An exiled Chinese dissident was barred from entering Hong Kong and sent back to the US on Thursday, after he’d publicly appealed to China’s government to let him travel to Hunan province to see his critically ill mother in her last days.
Xiong Yan, now an American citizen and US Army chaplain, had attempted to enter the mainland from Hong Kong but was denied entry after being stopped by officials for questioning, the New York Times reports.
Major Xiong, a former Peking University law student, landed on China’s most wanted list for his role as a student leader during the pro-democracy demonstrations in 1989. He fled China via Hong Kong in 1992 and has remained in exile ever since.
Earlier this month, he penned an open letter to Chinese President Xi Jinping and Premier Li Keqiang, asking if he could return to his homeland to say goodbye to his mother.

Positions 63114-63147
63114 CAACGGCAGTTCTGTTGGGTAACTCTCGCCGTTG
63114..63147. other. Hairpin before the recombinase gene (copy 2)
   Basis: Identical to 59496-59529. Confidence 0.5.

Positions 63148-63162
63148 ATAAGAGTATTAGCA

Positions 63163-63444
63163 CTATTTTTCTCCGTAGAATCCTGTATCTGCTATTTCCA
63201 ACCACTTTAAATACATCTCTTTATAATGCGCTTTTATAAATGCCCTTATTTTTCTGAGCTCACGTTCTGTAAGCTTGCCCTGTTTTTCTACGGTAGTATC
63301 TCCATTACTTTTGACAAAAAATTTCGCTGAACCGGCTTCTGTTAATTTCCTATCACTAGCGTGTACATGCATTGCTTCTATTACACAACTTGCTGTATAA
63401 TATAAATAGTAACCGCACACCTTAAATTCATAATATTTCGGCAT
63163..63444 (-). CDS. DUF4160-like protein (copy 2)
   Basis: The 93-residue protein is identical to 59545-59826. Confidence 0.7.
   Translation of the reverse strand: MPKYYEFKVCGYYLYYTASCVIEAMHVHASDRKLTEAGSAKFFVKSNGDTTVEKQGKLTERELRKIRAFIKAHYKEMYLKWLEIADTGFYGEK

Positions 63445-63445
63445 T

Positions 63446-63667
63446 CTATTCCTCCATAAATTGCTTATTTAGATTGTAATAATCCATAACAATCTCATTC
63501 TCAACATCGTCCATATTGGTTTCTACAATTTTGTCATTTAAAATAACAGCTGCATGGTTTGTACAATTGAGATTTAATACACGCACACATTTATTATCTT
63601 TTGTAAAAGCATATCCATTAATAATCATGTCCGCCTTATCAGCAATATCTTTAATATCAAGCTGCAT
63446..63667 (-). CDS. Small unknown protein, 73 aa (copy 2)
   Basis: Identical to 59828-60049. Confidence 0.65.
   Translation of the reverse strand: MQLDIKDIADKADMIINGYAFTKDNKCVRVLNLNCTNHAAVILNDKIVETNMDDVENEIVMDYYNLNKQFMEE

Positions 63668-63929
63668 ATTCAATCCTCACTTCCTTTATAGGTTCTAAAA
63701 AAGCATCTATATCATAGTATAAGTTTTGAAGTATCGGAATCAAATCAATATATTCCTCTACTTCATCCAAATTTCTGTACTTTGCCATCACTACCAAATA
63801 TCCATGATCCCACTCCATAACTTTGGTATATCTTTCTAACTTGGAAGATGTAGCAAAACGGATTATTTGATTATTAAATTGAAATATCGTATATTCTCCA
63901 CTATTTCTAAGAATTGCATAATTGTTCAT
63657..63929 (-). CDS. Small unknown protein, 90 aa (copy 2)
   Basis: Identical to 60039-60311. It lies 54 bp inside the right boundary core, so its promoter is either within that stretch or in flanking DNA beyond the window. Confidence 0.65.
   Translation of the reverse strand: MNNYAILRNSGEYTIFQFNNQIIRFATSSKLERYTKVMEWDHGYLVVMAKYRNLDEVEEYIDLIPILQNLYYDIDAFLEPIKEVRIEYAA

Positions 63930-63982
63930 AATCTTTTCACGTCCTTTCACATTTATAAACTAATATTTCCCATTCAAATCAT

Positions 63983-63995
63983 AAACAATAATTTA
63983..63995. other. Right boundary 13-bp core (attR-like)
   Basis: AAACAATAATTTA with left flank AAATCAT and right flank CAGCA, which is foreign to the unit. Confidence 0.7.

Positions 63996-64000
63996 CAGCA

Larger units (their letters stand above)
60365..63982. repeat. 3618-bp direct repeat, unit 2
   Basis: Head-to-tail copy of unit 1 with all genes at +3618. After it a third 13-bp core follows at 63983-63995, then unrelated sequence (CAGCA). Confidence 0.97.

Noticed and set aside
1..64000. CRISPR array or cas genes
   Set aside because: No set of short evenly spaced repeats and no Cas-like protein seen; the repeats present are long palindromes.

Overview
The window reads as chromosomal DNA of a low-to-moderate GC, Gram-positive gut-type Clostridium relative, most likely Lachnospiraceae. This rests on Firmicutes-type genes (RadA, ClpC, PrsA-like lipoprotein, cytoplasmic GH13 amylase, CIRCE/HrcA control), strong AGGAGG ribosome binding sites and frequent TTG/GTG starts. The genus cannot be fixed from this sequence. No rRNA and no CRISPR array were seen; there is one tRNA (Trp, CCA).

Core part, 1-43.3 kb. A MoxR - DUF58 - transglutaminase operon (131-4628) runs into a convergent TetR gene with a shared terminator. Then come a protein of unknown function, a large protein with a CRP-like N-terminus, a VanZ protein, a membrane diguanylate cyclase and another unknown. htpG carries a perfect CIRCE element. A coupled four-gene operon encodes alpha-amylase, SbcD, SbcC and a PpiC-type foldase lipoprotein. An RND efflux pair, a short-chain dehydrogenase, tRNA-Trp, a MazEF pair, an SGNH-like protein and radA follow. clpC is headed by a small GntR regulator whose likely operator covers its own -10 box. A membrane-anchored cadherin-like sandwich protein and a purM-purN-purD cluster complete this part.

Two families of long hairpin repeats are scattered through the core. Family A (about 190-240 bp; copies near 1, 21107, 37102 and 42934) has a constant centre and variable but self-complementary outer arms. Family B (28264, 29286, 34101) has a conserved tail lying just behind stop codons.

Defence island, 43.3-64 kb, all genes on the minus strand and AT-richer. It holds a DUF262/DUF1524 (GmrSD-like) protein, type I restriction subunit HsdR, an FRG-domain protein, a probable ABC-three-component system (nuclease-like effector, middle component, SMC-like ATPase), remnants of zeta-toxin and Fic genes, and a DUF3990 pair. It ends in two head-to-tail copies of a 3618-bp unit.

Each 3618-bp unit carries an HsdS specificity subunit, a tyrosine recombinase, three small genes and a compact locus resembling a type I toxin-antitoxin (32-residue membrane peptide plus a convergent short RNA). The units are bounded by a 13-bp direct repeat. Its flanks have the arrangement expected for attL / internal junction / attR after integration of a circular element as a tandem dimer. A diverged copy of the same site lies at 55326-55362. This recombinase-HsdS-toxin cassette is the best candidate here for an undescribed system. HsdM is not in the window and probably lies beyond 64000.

“Last night, I found a photo my mother gave me,” he wrote in the letter. “She had taken me to a photographer when I was 100 days old. I took it out and held it next to a photo of my mother, now close to death at the Hunan City Loudi Rehabilitation Hospital Building No. 3, and I cried. The pain in my heart is unspeakable.”
The letter was ignored by leadership but widely spread among civil activists in China, some of whom went to visit Major Xiong’s mother, Xiong Yuanwu, at the hospital.
Major Xiong had been denied a visa to China but was not given an explanation as to why he couldn’t enter Hong Kong.
[Image via RFA]